-They blame their partners for the relationship becoming stagnant when they themselves ignore that they too have been reticent in addressing problems. Adele learned to feel ‘put upon’ watching her mom feel put upon by her difficult husband, and Adele then perceives any of her annoyance with Marty as the same thing – and yet he’s not really difficult at all. I told her that she might be surprised to find that Marty may actually welcome talking about the different ways they can be sexual, but that, because of some of his own passivity he’s been unable to initiate a conversation (quite like Adele herself). And if she takes the complaint out of her voice, she may find that he’s actually pretty excited to experience her talking about sex. And he may then come to do the same.

 -Much of Dan’s problem is his unwillingness to see ‘such a perfect woman’ as in any way responsible for why things aren’t sexual or why he feels unable to marry her. In fact, his complaint is about himself; he sees himself as the problem because “something must be wrong with me for not being able to love her as ‘I should’. Whereas  the others described above attributed all the problems to their partners, he’s too uncomfortable to look at why he’s attributing all the problems to himself – telling me that I should somehow fix him enough to want her. The difficulty seeing someone he loves negatively would likely have originated in guilt feelings about being angry at mom (beyond the scope of this post). When I probe further, he admits that Linda isn’t taking showers as often, and is less concerned with her appearance, but says he’d be ‘a bad person’ if that kind of thing were to upset him”. The fact that one might legitimately have a negative response to that doesn’t faze Dan – because he’s ‘just wrong’.

 As long as he complains about himself as ‘the bad guy’ – unwilling to acknowledge that there are problematic things she does as well – he won’t be able to feel sexual with her. Sex is just too real of an activity, especially in an ongoing relationship, to pretend this person is someone  other than who s/he is (unless you’re intentionally role-playing together – which is a very different story).  Counterintuitive as it may seem, I’m offering Dan the possibility of staying with Linda by legitimizing and knowing his upset feelings about her.. Otherwise, he’ll likely ‘lose’ her by coming to the point of feeling as if he just has to get out. (see post on “Losing The Other Because We’re Afraid of Losing Him/Her”)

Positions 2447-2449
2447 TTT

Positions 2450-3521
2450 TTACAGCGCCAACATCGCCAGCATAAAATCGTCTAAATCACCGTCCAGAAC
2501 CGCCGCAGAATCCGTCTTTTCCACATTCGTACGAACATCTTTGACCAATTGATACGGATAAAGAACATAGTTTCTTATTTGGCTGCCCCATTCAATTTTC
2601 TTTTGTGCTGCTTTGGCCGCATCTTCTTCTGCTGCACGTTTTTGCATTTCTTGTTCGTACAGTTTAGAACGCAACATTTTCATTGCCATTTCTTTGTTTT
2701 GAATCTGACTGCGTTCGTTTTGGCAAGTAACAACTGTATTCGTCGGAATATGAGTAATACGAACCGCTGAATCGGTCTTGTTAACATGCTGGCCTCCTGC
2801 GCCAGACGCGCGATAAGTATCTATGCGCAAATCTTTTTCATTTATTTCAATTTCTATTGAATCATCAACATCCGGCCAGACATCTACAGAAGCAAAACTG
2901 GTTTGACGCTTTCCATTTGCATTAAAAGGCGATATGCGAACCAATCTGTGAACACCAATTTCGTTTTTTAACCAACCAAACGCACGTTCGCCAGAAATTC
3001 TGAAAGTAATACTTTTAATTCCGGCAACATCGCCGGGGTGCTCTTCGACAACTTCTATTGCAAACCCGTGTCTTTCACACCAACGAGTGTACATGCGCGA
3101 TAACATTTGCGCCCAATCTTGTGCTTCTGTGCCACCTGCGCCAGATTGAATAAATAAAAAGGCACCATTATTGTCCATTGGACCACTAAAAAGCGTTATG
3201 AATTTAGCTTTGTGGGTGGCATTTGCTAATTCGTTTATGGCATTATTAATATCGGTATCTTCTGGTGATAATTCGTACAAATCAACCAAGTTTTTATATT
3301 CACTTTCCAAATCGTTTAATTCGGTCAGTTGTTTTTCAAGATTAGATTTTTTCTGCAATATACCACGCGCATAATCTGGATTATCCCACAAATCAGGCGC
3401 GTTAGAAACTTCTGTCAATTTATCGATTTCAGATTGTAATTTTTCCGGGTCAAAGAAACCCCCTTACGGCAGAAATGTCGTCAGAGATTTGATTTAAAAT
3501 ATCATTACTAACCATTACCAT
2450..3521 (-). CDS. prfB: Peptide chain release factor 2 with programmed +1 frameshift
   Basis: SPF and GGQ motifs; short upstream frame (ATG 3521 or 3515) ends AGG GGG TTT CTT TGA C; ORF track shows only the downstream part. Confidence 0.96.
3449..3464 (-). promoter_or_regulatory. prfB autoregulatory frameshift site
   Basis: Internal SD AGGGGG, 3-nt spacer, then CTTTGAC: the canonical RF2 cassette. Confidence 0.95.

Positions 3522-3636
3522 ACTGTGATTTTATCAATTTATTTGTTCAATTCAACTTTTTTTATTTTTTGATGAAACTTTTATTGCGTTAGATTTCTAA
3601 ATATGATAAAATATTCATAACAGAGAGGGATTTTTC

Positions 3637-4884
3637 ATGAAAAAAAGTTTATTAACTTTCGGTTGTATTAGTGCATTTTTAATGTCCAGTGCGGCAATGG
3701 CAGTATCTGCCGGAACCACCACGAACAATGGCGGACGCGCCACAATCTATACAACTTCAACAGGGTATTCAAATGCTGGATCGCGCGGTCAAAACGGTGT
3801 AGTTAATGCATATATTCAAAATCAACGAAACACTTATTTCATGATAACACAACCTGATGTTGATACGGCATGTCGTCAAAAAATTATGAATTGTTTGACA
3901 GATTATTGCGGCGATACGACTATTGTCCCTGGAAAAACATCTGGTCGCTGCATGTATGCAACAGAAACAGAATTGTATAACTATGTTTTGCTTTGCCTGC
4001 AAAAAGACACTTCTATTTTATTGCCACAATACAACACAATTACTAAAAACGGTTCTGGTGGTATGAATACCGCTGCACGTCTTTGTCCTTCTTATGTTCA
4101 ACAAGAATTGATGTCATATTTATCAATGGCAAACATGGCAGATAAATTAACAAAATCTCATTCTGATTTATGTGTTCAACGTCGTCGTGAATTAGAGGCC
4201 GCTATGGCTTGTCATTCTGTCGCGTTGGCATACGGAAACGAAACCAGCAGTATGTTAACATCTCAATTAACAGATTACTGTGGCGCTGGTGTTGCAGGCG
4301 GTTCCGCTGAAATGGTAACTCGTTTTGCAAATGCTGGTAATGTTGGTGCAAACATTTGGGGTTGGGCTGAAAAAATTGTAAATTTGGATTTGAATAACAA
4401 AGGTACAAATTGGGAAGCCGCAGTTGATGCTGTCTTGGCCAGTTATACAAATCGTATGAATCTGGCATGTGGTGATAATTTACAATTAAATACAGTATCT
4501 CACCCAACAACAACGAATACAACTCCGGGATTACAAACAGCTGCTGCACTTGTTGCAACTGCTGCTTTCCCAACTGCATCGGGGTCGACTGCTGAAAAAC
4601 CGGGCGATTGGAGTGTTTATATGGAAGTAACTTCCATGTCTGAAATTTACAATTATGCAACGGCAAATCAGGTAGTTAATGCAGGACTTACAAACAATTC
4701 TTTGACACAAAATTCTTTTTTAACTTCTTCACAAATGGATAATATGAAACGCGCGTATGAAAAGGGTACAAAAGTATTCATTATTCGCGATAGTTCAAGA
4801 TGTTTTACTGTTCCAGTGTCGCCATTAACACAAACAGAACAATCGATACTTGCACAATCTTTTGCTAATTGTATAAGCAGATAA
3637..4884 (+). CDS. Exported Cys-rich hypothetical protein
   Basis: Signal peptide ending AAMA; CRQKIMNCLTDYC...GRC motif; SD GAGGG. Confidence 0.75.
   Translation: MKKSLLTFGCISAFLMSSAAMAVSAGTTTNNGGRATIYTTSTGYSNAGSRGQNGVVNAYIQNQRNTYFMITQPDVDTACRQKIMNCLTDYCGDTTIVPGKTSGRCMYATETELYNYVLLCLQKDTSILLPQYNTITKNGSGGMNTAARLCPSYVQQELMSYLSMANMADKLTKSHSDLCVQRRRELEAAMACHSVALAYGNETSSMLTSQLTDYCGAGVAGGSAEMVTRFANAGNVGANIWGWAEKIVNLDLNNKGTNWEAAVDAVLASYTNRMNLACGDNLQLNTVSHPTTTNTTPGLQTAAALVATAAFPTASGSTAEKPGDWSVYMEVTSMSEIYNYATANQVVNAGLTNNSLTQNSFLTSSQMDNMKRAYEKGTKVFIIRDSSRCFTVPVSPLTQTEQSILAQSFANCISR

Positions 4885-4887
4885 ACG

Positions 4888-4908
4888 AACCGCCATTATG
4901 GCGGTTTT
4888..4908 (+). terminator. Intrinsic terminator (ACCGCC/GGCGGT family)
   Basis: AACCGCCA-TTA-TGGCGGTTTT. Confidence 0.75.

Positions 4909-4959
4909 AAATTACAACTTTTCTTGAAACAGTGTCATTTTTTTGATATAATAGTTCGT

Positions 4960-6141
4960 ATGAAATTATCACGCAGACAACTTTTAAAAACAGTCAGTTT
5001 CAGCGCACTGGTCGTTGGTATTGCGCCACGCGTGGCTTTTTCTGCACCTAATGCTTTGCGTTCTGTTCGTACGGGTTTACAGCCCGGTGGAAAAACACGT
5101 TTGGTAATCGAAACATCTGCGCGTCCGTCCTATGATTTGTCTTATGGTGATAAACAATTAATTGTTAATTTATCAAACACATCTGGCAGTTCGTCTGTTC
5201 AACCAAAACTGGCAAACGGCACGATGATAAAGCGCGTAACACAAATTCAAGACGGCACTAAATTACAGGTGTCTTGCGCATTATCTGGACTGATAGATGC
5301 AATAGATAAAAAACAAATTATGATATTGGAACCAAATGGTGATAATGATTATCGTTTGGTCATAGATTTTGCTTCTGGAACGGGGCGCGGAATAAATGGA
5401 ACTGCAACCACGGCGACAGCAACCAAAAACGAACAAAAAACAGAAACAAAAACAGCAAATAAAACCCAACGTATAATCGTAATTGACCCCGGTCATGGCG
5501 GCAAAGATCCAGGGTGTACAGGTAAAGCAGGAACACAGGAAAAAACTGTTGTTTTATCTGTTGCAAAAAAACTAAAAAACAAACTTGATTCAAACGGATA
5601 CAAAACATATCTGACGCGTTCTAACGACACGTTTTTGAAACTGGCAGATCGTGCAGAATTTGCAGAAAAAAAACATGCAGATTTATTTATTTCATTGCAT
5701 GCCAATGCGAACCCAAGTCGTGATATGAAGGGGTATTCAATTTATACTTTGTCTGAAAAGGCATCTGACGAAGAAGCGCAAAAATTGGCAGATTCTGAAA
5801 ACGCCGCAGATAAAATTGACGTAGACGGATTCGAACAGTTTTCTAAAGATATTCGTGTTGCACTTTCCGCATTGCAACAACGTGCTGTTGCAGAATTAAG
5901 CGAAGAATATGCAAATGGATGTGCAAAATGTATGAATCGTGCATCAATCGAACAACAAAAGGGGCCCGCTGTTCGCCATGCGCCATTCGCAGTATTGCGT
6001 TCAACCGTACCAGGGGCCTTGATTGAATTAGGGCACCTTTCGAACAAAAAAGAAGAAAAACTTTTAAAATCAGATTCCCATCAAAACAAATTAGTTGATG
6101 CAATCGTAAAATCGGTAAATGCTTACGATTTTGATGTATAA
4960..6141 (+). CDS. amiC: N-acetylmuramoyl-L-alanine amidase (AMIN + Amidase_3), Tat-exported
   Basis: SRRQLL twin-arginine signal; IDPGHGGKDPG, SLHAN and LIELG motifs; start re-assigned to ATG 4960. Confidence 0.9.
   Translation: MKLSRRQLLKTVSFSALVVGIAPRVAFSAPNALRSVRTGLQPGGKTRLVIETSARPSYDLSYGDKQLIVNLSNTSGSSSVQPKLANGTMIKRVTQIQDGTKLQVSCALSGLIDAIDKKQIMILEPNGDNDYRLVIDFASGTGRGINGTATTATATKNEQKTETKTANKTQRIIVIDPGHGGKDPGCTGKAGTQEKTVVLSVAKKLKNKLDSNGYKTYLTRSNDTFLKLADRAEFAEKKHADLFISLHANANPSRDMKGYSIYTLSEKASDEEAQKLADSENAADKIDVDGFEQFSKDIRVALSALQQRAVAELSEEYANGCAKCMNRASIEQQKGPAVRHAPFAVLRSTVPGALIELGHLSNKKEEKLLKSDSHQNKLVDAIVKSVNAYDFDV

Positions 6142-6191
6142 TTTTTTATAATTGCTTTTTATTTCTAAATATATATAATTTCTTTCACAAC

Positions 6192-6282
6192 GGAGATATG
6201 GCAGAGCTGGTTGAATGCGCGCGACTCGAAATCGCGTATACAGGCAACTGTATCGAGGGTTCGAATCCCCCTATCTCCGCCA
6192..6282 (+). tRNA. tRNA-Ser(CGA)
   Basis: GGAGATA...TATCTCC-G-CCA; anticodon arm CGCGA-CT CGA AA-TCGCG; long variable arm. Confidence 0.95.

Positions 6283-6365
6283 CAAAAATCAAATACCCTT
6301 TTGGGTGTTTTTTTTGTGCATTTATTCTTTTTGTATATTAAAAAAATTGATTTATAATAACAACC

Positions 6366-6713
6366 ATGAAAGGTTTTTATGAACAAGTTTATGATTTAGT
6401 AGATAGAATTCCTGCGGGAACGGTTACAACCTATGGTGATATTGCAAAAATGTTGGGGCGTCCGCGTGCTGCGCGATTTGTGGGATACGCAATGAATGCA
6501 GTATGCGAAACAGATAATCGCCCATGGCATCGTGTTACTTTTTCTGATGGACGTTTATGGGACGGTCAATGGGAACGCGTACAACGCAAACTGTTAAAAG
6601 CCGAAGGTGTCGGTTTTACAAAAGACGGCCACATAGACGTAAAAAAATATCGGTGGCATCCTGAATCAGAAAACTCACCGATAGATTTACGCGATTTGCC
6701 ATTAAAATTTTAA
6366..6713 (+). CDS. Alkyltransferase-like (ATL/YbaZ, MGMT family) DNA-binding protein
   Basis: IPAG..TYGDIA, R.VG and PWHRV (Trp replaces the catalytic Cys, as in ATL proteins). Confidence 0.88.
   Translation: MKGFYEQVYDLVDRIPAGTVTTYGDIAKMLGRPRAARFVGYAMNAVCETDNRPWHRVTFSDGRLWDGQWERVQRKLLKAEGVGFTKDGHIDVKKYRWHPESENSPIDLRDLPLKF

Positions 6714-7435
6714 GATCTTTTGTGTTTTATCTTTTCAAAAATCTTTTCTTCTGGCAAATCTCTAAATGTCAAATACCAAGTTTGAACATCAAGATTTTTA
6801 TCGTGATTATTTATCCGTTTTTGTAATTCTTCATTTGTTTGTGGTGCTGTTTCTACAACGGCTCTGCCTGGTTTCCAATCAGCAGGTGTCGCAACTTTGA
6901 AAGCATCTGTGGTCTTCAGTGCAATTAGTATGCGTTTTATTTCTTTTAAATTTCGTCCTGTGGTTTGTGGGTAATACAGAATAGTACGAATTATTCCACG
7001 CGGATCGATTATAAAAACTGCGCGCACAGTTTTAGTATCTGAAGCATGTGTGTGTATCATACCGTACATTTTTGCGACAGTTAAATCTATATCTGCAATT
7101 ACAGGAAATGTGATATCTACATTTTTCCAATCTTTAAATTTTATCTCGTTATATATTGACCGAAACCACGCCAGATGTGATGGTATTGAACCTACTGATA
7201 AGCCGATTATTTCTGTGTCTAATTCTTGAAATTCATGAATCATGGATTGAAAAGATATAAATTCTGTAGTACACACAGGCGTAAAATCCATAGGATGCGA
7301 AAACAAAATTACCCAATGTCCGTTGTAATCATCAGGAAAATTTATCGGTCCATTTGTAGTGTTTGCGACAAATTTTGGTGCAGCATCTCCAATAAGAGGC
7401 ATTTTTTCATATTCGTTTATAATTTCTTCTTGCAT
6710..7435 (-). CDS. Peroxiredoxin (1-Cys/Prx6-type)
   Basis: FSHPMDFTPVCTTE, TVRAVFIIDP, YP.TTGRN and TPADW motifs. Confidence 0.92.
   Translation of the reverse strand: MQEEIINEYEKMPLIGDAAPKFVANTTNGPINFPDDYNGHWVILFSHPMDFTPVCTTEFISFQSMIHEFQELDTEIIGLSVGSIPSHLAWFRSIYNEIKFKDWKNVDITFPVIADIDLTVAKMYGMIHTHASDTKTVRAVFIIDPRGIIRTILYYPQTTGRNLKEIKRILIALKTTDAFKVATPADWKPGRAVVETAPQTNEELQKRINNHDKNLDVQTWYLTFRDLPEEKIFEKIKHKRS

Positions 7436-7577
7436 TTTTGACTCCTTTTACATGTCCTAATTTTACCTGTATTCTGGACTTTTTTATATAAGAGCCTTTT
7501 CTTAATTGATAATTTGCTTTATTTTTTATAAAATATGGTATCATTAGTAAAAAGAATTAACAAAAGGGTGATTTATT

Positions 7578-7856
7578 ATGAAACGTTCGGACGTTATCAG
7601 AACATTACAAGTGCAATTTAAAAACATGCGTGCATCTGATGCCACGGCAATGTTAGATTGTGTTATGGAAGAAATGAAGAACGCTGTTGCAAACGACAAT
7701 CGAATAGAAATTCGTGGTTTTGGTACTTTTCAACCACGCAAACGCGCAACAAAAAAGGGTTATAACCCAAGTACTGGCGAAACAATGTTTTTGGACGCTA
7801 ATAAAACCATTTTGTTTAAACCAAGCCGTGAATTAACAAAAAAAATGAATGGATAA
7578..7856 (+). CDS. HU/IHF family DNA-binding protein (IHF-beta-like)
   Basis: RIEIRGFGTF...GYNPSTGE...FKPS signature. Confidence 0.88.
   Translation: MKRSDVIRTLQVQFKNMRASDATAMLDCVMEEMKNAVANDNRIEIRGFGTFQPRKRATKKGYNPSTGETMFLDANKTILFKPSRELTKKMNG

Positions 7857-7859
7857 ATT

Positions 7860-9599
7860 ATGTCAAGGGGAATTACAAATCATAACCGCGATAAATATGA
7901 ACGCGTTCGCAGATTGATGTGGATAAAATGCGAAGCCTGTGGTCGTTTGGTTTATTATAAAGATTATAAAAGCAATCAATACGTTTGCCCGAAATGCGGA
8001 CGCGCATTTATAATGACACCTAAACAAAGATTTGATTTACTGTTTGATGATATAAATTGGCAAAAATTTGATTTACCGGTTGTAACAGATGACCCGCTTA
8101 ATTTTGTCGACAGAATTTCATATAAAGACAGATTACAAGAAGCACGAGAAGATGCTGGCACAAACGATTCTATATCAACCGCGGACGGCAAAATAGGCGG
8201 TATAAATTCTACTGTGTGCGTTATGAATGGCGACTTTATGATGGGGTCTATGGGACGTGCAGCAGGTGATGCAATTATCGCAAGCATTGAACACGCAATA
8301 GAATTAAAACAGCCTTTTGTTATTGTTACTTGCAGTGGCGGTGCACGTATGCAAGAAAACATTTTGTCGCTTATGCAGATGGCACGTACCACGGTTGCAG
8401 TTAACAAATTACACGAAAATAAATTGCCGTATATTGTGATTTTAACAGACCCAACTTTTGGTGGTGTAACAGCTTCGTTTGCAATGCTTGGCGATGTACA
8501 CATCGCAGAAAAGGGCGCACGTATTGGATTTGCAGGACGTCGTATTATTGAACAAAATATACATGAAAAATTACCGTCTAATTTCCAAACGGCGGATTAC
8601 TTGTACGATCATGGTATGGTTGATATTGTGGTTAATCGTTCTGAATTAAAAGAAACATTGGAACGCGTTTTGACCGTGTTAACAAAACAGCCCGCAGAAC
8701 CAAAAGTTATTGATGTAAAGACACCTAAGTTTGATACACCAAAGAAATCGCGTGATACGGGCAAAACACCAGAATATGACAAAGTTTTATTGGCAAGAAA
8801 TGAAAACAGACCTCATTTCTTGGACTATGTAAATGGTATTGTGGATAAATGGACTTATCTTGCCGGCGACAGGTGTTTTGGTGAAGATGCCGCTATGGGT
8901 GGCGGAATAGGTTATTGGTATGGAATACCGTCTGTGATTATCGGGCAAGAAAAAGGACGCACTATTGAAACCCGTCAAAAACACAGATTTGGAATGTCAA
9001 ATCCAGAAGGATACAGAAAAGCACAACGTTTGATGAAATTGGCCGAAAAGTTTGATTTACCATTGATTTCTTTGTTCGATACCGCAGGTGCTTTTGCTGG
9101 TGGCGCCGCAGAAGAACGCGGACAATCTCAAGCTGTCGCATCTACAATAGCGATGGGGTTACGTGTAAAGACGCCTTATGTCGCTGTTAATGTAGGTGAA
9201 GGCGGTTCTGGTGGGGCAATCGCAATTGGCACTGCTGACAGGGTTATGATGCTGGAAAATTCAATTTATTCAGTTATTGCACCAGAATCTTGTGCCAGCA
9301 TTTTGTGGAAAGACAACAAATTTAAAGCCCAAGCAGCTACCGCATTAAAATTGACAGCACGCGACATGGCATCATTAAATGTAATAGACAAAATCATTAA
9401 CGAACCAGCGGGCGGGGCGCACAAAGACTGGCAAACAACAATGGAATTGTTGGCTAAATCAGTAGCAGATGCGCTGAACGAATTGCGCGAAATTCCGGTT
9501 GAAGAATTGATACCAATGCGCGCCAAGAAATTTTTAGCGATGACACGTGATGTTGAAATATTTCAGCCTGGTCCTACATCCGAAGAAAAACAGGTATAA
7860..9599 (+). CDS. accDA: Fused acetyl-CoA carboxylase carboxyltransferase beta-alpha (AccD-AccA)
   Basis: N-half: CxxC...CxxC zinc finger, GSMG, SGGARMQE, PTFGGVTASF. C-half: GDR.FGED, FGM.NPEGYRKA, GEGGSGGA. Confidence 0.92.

-In Michael’s case, he has to be willing to look at himself and to ask Stephanie why she seems unhappy with in him. It means taking the risk of hearing things that are uncomfortable. But the truth is that it’s our only way of improving/changing/building into a more fully developed person – including becoming far more sexual. Particularly in the case of sexuality, if we have no wiggle room to say what’s on our minds, sex will indeed become boring, staid and ultimately untenable in other than very matter-of-fact ways. Stephanie does finally talk to Michael about how turned off she’s become with his constant venting to her of all of his problems: his co-workers, boss and all the ways he’s not being treated ‘fairly’ in life. After some time in therapy Stephanie identified having watched her mother be the receptacle of all of her father’s complaints, and so she’d come to believe that that was her job as well. But she learned too that turning off sexually wasn’t such a surprising reaction to a husband who preferred to complain and vent to her rather than make some changes in his life. And she was encouraged to talk this through with Michael. Though at first he became defensive, he  began understanding that Stephanie was really offering them a road back to sex.

Truly good sex requires an ample amount of self-discovery and the willingness to share it and learn how the other responds to it. Complaints are never accurate because they’re always a form of hyperbole – far overshooting the real picture.